For our FIA, we make the general assumption that our analytes will likely elute at or around a 50:50 composition of our mobile phase, which for us is water and methanol with 0.1% formic acid at 0.6 mL/min, based on the method in the poster that we found. We set our LC parameters accordingly and prep about 1 mL of a test mix with all of our analytes at 50 ng/mL in our mobile phase composition – we want to make sure we “see” our analytes, yet without saturating the detectors response. The next step is typically dependent upon the software you are using, but the principle is the same for all LC/MS instruments. We make a series of injections that measure our analytes response against an increase in a particular parameter until we find the best signal. In other words, the system will inject some of our test-mix with the source temperature set at 300 °C and measure the detectors response for the m/z of each analyte. The detector sets the first quadrupole at the m/z of our analyte(s) and measures the response at that temperature. This is done for each analyte we designate – for the Sciex 5500, you can list up to 20 analytes to be evaluated. Next, the temperature is increased, based on our designation, to 350 °C, and the process is repeated. For the 5500, we typically look at the following parameters for our source FIA:
- TEM: this is the source temperature and ranges from 100 to 750 ° The temperature desolvates the mobile phase in order to assist in producing more droplets concentrated with your charged analytes.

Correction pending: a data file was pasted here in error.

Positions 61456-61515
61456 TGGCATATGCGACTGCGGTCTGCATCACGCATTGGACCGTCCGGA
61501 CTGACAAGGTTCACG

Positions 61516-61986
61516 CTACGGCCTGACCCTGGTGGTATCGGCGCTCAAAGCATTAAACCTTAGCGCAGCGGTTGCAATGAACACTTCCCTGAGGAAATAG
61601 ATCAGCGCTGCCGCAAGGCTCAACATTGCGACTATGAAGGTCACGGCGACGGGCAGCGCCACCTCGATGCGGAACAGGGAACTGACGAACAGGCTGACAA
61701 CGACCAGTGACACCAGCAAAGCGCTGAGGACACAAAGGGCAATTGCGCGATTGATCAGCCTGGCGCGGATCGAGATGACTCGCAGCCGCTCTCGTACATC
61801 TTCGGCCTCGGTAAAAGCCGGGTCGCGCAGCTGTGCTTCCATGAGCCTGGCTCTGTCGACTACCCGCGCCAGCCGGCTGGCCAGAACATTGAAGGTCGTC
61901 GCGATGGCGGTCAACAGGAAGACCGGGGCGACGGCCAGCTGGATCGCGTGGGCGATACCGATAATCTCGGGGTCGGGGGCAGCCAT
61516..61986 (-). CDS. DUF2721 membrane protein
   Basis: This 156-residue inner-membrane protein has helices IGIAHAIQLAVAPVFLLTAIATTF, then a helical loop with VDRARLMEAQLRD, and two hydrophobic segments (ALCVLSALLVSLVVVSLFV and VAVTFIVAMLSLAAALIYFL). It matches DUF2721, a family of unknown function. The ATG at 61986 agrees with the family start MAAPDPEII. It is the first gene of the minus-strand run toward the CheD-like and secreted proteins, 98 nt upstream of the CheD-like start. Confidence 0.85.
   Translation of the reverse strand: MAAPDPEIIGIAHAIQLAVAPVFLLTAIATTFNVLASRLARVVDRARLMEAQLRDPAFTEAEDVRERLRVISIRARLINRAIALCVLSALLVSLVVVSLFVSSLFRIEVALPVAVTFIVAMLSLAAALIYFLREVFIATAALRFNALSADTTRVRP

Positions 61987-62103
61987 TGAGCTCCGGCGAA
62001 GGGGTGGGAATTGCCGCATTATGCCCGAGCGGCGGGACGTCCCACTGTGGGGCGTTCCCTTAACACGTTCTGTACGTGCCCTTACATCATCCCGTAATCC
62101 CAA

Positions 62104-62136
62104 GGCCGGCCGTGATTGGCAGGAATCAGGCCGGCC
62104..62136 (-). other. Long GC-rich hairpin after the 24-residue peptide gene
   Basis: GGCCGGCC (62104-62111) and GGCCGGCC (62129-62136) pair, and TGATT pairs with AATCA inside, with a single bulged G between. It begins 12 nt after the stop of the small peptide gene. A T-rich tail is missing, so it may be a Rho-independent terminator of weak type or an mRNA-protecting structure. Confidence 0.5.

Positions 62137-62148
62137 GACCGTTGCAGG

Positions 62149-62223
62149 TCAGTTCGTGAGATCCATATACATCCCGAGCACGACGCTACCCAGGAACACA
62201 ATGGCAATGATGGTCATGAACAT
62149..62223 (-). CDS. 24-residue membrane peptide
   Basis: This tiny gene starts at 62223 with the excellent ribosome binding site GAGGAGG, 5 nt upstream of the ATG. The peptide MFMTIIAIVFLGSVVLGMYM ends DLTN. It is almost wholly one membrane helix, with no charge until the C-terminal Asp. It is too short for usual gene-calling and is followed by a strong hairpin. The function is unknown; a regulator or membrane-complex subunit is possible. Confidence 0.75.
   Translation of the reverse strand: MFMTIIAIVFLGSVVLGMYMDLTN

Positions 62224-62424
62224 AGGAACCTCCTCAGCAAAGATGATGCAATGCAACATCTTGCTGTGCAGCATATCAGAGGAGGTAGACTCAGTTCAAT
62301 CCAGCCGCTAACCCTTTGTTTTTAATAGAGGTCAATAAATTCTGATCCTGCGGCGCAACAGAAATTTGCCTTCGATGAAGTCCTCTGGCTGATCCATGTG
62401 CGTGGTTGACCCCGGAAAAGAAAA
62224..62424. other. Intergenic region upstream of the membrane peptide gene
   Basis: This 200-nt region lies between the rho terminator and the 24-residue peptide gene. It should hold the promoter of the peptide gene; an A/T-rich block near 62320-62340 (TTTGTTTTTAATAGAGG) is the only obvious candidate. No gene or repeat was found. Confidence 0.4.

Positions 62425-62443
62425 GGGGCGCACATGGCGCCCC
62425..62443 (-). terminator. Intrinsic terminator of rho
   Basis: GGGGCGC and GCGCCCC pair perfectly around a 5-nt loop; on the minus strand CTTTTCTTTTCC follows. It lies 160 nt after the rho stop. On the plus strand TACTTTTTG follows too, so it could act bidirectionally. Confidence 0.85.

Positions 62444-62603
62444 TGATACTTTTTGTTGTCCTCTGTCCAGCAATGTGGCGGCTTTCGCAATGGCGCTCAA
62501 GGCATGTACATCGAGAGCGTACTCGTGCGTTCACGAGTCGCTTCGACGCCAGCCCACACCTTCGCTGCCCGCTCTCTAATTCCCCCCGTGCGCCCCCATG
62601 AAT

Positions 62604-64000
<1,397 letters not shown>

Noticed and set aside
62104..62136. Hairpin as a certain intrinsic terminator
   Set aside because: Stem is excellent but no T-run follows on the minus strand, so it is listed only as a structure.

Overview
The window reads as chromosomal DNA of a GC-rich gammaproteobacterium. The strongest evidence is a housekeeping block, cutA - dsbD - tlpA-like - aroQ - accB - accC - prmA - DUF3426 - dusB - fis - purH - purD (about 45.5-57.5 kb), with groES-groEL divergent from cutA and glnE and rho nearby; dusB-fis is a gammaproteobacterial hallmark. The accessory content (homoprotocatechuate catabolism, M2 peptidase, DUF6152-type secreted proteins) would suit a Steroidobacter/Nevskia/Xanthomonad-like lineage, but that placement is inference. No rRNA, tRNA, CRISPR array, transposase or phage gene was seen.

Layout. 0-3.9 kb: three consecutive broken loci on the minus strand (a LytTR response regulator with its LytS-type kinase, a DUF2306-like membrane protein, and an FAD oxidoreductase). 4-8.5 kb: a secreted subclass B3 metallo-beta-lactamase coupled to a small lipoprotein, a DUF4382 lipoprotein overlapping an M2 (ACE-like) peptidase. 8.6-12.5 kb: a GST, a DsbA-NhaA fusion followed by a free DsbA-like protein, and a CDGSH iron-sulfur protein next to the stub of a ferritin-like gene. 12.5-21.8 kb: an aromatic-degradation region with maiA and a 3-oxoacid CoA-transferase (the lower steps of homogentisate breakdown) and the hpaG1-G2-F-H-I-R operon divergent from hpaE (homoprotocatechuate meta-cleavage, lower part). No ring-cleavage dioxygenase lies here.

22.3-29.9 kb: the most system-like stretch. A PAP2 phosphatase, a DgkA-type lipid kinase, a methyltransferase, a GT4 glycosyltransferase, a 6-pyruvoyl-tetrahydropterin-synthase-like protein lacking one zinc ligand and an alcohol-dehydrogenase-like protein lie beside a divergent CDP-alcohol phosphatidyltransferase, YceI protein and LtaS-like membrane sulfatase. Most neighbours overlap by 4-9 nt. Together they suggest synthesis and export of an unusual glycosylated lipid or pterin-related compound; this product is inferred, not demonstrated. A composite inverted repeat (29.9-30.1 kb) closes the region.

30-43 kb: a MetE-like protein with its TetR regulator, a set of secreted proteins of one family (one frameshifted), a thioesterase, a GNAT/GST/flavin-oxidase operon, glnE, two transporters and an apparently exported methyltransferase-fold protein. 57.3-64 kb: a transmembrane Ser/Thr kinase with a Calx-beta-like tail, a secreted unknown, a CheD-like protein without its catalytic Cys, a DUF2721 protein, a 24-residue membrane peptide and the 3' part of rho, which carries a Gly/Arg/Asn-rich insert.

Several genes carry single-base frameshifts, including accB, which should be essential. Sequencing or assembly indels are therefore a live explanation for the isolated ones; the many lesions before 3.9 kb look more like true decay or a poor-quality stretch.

- CUR: this is the curtain gas supply that ranges from 20 to 50 psi. This is the gas (nitrogen) that moves against the ion spray and emanates from behind the curtain plate. It prevents source contamination by ambient air and solvent droplets, but allows our ions to pass via the electric fields and high vacuum
- IS: ion spray voltage, this parameter ensures our analytes from ions and ranges from 500 to 5500 volts. This voltage helps maintain the stability of the spray, which is necessary for maintaining analyte sensitivity.
- GS1: for the Sciex system, this is the nebulizer ion source gas and it ranges from 0 to 90 psi of nitrogen. The nebulizer gas assists with droplet formation and helps shear droplets from the stream of liquid within the inlet.
- GS2: this parameter is the heater gas and ranges from 0 to 90 psi. When used together with TEM, the GS2 parameter evaporates the liquid solvent with the spray and assists in nearly condensing our charged analytes. If GS1 helps from droplets, GS2 and TEM help evaporate the mobile phase within the droplets.
- DP: the declustering potential. This parameter is specific for each analyte and is very important for maximizing our analytes entry into the MS optics. This potential ranges from 0 to 300 V in positive ion mode and -300 to 0V for negative ion mode. This potential runs across the orifice, or entry point of the MS, and prevents ions from clustering with adducts (like sodium) or neutral species without causing analyte (or in-source) fragmentation.
Each source parameter is evaluated via FIA for each of the analytes. For the Sciex 5500, we will have to take into consideration each parameter and decide which is best suited for the entire set of analytes. Using FIA, we’ve settled on our global source parameters, and thus, we have determined the voltages, temperatures, and flow characteristics that will successfully bring our analytes into the mass spectrometer and maximize their signal. While we could have used the parameters in our poster, its best to tune your analytes on your instrument. Why? Because we need to tune our analytes against the current condition of our instrument, not some else’s. Next time, we’ll discuss refining this procedure and talk about how to further optimize the detection of our analytes.